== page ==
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1887 Famous African-American tenor Roland Hayes was born in Calhoun, Georgia. He debuted in Boston in 1917, though his fame came after performing for Britain's king and queen in 1921. During a nationwide tour in 1924, Hayes performed more than 80 concerts. He also published his own arrangements of Negro spirituals in "My Songs" in 1948.
Hayes died on Jan. 1, 1977. In 1991, he was inducted into the Georgia Music Hall of Fame.
Born in Lima, New York on Apr. 2, 1833, Ruger graduated from West Point in 1854. During the Civil War, he was promoted to temporary major general after the Battle of Franklin. After the war, Maj. Gen. George Meade appointed Ruger as acting governor of Georgia after removing Gov. Charles Jenkins from office for obstructing Reconstruction. Ruger served from January to July 1868, when Republican Rufus Bullock was sworn into office. Ruger went on to become superintendent of West Point (1871-76), eventually attaining the rank of major general before retiring in 1897.
1913 After spending the night in jail and after intense questioning, Minola McKnight – the Frank family cook – signed a statement saying Leo Frank was very nervous and drinking heavily the night after the murder of Mary Phagan. She said she overheard Frank's wife say he made her sleep on the rug and kept asking for his pistol so he could shoot himself. Frank had told her "It is mighty bad, Minola. I might have to go to jail about this girl, and I don't know anything about it." Finally she said her wages had been raised as a "tip to keep quiet." Click here for a detailed accounting of the case.
1941 Georgia voters ratified a constitutional amendment extending the term of office of governor and constitutional officers from two years to four, effective with the November 1942 general election. Turnout for the amendment was small, with a vote of 50,130 for and 30,190 against. Then-governor Eugene Talmadge campaigned in support of the amendment, hoping to succeed to a four-year term.
However, in the 1942 Democratic primary, Talmadge would lose to Ellis Arnall, largely because of his attempts to have the State Board of Regents fire two educational administrators – one at the University of Georgia and one at Georgia Teachers' College in Statesboro – because of their racial views. His interference gained national publicity and resulted in public colleges in Georgia losing their accreditation by the Southern Association of Colleges and Secondary Schools. Outrage in Georgia was immediate – particularly from college students. As a result, Ellis Arnall beat Talmadge with a promise to reform the role of the governor in state government – particularly in educational affairs.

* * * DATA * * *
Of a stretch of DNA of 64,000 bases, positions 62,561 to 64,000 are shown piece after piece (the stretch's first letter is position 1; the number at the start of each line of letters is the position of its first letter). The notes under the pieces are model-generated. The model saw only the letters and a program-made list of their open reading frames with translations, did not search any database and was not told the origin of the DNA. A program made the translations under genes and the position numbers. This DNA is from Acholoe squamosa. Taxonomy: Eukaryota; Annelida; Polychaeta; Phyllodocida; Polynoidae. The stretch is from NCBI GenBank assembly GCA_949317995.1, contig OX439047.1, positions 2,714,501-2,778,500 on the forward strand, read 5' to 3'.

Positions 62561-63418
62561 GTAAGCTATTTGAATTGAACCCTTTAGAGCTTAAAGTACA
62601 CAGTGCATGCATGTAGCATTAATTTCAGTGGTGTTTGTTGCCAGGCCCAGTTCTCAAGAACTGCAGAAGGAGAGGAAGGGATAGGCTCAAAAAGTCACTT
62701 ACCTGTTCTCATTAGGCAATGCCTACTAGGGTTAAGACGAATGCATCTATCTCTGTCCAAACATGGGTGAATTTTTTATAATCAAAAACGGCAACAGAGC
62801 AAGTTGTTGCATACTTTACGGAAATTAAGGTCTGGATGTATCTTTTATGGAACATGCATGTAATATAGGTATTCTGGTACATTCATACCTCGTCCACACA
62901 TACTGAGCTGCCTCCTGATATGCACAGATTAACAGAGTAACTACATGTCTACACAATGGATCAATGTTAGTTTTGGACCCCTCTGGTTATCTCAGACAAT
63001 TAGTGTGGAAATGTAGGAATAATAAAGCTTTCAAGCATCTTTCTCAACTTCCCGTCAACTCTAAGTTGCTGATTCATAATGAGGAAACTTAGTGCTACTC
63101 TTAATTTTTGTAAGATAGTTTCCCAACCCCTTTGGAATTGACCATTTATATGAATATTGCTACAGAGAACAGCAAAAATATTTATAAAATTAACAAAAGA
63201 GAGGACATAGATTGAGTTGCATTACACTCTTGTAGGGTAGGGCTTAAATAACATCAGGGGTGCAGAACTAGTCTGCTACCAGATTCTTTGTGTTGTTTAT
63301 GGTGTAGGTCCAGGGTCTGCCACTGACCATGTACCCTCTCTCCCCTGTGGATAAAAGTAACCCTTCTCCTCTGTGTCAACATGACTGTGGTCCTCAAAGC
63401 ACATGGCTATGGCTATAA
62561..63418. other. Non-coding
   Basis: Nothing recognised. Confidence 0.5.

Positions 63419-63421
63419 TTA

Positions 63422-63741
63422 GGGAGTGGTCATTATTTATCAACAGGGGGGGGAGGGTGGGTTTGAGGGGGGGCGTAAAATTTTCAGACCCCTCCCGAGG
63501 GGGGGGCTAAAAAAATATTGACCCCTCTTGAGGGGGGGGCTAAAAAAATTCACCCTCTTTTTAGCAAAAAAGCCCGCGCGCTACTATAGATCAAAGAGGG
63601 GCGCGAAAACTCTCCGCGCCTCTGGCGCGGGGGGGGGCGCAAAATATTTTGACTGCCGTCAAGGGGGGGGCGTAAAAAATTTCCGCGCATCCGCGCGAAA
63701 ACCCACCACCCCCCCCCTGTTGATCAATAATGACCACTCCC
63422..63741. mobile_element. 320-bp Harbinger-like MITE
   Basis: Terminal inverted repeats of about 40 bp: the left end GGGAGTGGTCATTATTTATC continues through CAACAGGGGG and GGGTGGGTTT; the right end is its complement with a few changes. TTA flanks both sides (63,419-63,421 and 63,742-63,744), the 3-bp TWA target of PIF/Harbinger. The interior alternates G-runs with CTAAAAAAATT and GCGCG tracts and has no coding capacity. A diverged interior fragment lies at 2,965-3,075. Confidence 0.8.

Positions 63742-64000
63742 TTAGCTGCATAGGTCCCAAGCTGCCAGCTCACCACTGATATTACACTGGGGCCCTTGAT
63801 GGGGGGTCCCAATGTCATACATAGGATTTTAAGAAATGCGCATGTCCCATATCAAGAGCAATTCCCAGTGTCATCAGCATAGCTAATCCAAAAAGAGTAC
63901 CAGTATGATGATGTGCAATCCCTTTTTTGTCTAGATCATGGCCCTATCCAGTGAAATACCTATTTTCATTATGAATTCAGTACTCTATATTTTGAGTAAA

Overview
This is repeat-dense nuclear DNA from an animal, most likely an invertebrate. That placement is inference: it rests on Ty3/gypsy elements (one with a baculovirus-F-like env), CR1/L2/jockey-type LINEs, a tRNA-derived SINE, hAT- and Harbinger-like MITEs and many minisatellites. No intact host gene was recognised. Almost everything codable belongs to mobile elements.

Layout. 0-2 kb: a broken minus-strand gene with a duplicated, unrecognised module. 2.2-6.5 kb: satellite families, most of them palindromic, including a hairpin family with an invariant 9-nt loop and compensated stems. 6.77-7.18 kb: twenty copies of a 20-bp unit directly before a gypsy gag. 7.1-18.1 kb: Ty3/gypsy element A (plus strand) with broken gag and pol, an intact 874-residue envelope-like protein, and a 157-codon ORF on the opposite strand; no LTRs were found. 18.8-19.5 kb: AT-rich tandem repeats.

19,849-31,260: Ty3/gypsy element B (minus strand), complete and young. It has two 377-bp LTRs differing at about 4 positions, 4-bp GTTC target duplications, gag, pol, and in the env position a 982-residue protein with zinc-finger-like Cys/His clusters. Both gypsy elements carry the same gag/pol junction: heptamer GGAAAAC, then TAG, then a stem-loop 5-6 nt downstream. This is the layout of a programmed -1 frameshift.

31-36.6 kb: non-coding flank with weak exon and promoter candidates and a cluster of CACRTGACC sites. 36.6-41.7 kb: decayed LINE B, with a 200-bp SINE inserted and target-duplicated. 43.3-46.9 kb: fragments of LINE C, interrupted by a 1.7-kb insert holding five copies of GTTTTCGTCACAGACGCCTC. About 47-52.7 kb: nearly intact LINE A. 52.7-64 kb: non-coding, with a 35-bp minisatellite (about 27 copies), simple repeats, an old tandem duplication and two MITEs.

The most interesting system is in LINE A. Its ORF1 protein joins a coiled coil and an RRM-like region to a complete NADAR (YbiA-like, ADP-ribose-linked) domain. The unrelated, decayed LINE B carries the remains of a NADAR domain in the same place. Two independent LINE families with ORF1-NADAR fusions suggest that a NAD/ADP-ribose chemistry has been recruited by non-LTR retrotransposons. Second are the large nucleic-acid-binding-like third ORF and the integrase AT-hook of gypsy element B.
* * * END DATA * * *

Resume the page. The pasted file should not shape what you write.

1942 Curtis Mayfield was born in Chicago, Illinois. He became a Grammy-award winning rhythm-and-blues/soul singer, musician, composer, and record producer.
Paralyzed by an accident in 1990, Mayfield and his family subsequently made Atlanta their home. He died on Dec. 26, 1999.
1962 The Orly Airport Crash near Paris, France killed 103 member of the Atlanta Art Association. An Air France jetliner crashed soon after takeoff from Orly Airport killing 130 people – the worst single air accident to that time. Of the dead, 115 were Georgians – 106 of which were art patrons from Atlanta on an European tour sponsored by the Atlanta Art Association. The only survivors of the crash were two French stewardesses. Atlanta mayor Ivan Allen, Jr. immediately flew to Paris to help in identifying the victims and to expedite the return of the remains to Atlanta. As a result of the crash, a movement to honor the victims led to building of the Woodruff Memorial Arts Center in Atlanta.
1976 Atlanta Mayor Maynard Jackson conducted the ceremony officially re-naming Hunter Drive, Mozley Drive, and Gordon Road as Martin Luther King, Jr. Drive.
1980 Jimmy Carter won enough delegates to assure his Democratic nomination for the 1980 presidential election.
Glavine had undergone shoulder surgery in the off season and was preparing to return to the Braves before he was released. Soon afterwards the Braves announced that pitching prospect Tommy Hanson was being called up from their AAA farm team in Gwinnett, and that they had traded three prospects for All Star outfielder Nate McLouth from the Pittsburg Pirates.
In Their Own Words on This Day. . .
1838 Missionary Daniel Buttrick witnessed the roundup of Cherokee Indians for removal to the West. On the day, Buttrick recorded in his diary:
Source: Mills Lane (ed.), Georgia: History written by Those who lived It (Savannah: Beehive Press, 1995), p. 81.
1864 Among the Union troops in General William T. Sherman's Atlanta Campaign was the 26th Wisconsin Infantry. This unit fought at the Battle of Dallas on May 28 and then marched east to the Western & Atlantic Railroad -–which served as the Federal supply line from Chattanooga. En route, Maj. Fredrick Winkler of the 26th Wisconsin wrote his wife:
For more, see This Week in Georgia Civil War History.
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